Could they live on $1,000 a month? How close could they get to that level?

Would they move to Detroit? Live with their parents? Dumpster dive for food? It’s not necessarily important that they do any of these things, but understanding what cofounders consider essentials is a really good indicator of how long they’ll last. A cofounder who isn’t willing to drink tap water and has to live in certain trendy neighborhoods is going to be under way more pressure than one who considers those things expendable.

Also worthwhile asking them if they’ve ever actually cut back to that level. We all say we’re going to budget better just before we splurge.

Do they have any skills they can leverage to bootstrap comfortably? What about passive streams of income?

You will in all likelihood get to the point where your personal financial situation is negatively affecting the company. It’s not necessarily because of something you did wrong. Opportunities cost money. Here’s what happened with Exversion: YC threw us a little cash to fly in for our interview, but no where near enough to cover costs of the journey. TechCrunch insisted we fly out to SF for rehearsals in order to participate in Battlefield in Berlin. The Open Data Coalition offered us a free booth at their government conference, but we had to get to DC on our own.

I needed a few hundred dollars a month to balance things out, so I went back to teaching ESL (something I had done while traveling around Europe years before).

Having a skill or a resource that can provide injections of cash if needed is really useful. It can be the difference between having to leave the company or not.

If your cofounder says he can always freelance, press him on the specifics of contracts. The nice thing about freelance teaching is that classes have a definite start time and a definite end time. We agreed exactly how much time I would spend on that in advance and it would be extremely difficult to modify those plans.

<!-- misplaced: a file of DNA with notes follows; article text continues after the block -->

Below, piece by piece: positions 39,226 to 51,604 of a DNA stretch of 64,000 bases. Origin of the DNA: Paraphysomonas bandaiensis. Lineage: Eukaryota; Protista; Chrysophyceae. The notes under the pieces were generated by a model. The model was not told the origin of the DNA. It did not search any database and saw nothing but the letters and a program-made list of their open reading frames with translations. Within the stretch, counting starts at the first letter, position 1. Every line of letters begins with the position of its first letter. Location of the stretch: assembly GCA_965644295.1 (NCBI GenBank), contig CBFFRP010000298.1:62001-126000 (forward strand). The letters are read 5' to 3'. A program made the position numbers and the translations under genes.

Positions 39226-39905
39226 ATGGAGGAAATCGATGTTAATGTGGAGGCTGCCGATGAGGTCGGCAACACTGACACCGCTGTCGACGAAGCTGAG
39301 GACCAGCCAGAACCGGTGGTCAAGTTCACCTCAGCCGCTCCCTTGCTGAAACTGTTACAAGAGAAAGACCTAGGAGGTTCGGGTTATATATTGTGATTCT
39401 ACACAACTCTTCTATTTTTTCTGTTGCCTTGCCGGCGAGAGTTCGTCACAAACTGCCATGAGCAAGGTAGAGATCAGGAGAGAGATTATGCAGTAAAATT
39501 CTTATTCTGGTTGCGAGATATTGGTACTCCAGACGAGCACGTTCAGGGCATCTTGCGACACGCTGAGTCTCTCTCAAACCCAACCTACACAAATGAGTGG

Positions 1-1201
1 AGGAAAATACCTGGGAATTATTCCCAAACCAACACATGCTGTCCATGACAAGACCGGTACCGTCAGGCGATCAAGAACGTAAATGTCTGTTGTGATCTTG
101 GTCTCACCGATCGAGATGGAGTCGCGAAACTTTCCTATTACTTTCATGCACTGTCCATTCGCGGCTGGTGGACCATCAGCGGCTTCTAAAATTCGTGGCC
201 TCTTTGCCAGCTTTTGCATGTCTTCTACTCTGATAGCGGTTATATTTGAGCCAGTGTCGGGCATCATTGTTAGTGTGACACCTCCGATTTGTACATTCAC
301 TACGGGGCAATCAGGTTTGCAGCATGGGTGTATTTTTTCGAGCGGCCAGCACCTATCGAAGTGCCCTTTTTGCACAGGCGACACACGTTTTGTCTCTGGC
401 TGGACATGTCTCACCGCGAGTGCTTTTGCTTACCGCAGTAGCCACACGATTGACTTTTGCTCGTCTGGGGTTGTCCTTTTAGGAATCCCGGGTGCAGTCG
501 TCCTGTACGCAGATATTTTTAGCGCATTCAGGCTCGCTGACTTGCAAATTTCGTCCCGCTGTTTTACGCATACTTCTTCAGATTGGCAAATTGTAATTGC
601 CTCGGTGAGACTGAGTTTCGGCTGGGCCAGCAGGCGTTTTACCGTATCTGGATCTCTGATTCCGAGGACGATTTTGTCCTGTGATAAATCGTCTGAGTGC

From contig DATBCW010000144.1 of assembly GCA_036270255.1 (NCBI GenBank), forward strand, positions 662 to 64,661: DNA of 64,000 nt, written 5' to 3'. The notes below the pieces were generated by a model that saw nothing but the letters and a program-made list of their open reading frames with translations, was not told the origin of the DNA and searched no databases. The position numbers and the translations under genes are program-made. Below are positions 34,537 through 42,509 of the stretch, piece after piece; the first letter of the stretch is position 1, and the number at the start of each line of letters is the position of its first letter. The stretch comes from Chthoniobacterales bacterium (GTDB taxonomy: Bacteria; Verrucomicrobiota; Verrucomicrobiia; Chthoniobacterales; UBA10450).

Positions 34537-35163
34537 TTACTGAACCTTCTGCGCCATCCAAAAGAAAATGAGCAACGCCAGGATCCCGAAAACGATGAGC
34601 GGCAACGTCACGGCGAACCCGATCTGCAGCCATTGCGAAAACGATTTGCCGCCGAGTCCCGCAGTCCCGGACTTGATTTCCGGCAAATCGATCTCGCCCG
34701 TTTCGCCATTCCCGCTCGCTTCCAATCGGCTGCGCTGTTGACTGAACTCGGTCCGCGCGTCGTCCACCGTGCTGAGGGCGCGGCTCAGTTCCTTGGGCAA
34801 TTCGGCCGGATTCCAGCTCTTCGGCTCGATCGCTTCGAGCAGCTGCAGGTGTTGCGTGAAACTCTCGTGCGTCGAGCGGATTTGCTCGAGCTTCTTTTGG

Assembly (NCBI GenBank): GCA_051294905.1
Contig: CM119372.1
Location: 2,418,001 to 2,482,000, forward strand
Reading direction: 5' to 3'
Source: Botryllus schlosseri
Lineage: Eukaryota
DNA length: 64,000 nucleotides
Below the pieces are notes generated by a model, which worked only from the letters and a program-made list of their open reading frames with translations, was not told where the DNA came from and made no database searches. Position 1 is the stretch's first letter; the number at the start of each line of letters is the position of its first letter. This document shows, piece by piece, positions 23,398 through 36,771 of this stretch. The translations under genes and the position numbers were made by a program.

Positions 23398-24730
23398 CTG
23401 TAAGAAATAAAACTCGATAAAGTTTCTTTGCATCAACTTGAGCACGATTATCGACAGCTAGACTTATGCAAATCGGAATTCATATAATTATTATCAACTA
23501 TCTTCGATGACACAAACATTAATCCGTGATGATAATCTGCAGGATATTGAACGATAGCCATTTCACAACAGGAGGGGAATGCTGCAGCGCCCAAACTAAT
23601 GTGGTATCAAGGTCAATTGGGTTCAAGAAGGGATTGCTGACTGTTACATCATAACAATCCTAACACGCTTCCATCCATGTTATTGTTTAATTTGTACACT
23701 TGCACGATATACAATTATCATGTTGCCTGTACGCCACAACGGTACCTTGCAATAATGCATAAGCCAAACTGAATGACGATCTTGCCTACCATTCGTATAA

However, working freelance for other startups or small businesses is different. They act like they own you, wanting you to be on call 24/7, changing project goals and specs on a whim, setting new last-minute deadlines. Add to that the additional work of finding clients, writing proposals, pitching them, negotiating terms, chasing after them for payment … freelance work can and will take over your life

In the end do you really need a cofounder?

No cofounder is always a better choice than a bad cofounder. Bad cofounders can do a lot of damage, often when the startup is the most vulnerable. At the same time, the existence of cofounders is used as an easy filter for VCs and incubators and I suppose that makes a degree of sense. If you can’t convince one person of your product how on Earth will you convince millions?

Analytics Battle: Hacker News -vs- Product Hunt

Product Hunt has emerged as tech’s new darling. All the power of Hacker News, but more curated, posts about the minutiae of programming languages, science and math stripped out in favor of showcasing the best technical projects.

As with all platforms of scale, the larger Hacker News became the more specific the romanticized expectations of it became. Burning idols are always en vogue. So one wonders how much of Product Hunt’s buzz is related to the effectiveness of the site itself, and how much does Product Hunt benefit from disaffected hackers flocking to something shiny and bursting with seemingly endless goodies.

I’ve been on the top of Hacker News a couple of times, and this week Exversion hit the front page of Product Hunt. I’m now in the rather unique position of talking about the impact of both. Not a lot of people can say that.

So … how do they compare?